Raising pigs using fodder trees/crops as much as possible

Discussion in 'Breeding, Raising, Feeding and Caring for Animals' started by futurefarmer, Aug 8, 2012.

  1. Bryant RedHawk

    Bryant RedHawk Junior Member

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    I'm definitely going to plant some of those in the pastures. We may add some beets but on our place you have to really prep the soil (lots and lots and lots of rocks in the ground) for most of the root crop veggies. I love to plant daikon and rape. Both are doing a great job of softening up our soil. The hogs love to root up the root vegetables when the grass is eaten down. We have not gotten into peanuts yet, but do have plans to plant them. We grow a lot of different legumes and brassicas, beans, squash, pumpkin, etc. As I get more woodland pasture ready for seed, I will be sewing each space four times to start with. I like to get the slow starters going then add in the faster sprouting items, gets everything off to a good start. The paddock the hogs are in now has really softened up and we have to get in there and remove around 600 rocks and stones (at least), I have already seeded some grasses where they have done their work and it is coming up nicely. Now that it has decided to be winter like, I may find that I am through planting until march, when I usually start planting since here the frosts are gone by the middle of march usually.
     
  2. geekyice

    geekyice New Member

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    hi im new here in this site does anyone here can suggest on how to start a piggery and how to raise piglets
     
  3. 9anda1f

    9anda1f Administrator Staff Member

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  4. Bryant RedHawk

    Bryant RedHawk Junior Member

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    Some things to keep in mind if you plan to use moringa as a fodder plant.

    Moringa is indeed an extremely useful tree given that it can feed both animals and humans, increase the immune system viability of both and gather into itself many contaminants, it is one of natures great miracle plants. But, since it is an accumulator of contaminants, it can be not so good under the right circumstances.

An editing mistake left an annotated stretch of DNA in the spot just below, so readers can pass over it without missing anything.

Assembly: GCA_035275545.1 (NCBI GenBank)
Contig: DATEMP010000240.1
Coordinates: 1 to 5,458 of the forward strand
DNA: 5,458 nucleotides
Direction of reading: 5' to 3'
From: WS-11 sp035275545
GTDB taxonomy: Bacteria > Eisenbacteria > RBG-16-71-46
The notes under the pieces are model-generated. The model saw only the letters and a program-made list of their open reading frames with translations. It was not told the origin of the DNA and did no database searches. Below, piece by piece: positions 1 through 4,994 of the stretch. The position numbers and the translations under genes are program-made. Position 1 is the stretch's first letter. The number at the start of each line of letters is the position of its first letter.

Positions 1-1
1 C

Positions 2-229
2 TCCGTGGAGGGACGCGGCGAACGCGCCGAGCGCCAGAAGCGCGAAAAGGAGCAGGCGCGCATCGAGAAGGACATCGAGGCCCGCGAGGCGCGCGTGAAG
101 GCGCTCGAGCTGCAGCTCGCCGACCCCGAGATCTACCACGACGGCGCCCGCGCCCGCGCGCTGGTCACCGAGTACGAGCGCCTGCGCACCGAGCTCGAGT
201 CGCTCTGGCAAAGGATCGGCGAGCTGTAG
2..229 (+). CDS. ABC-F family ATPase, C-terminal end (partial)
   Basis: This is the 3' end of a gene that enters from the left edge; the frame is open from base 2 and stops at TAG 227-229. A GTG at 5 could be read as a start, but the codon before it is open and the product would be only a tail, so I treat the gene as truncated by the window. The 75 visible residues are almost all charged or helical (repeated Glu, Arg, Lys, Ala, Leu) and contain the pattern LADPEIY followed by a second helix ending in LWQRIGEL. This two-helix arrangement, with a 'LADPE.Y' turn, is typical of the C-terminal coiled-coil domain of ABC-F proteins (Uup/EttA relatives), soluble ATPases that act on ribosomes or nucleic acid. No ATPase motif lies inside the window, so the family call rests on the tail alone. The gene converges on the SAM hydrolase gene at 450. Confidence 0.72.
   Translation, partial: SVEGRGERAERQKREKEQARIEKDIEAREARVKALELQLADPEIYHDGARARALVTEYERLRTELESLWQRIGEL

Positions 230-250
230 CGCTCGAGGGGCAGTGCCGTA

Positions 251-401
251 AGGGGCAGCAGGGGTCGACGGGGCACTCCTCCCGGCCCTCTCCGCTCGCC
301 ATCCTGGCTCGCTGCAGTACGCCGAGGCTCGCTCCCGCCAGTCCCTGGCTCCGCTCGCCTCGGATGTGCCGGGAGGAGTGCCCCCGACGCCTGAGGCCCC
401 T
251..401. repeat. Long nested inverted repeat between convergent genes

If the land it is growing on is full of heavy metals, arsenic and other really nasty things, moringa will pull these into itself and that will not only get them out of the soil but it also concentrates them in the plant. Eating things like arsenic, lead, mercury, and all the other heavy metals is not healthy. If you suspect that your land or the air over your land may contain contaminates it would be prudent to have chemical analysis performed on some samples prior to feed it to your animals or eating yourself.

    Just thought most of us would like to know. So far, around the world, there are two places where Moringa is grown and tested that have not come up with rather high concentrations of heavy metals. One is in South America and the other is in Africa. All the other countries that are growing Moringa for sale or using it as a food stuff/ fodder crop have been found to have heavy metals in the leaves, stems and roots.

    I love Moringa but since most varieties won't grow without winter kill off in my area, I so far have not tried to make it an addition to Buzzard's Roost. I am devising a way to grow it but it may be at least another year before I can give it a trial planting.
     
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  5. Brian D Smith

    Brian D Smith New Member

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    Before you start you might run some numbers:
    - How many daily calories and grams of protein does a growing pig need?
    - How many calories/grams of protein can you expect from a particular tree?
    - how much space/number of trees do you need to feed that many pigs?
    - on what time frame does each tree provide the nutrition?
     
  6. Mirrabooka

    Mirrabooka Junior Member

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    Does anyone have experience with pigs for bracken and blackberry control as part of food forest establishment?

    l?
     
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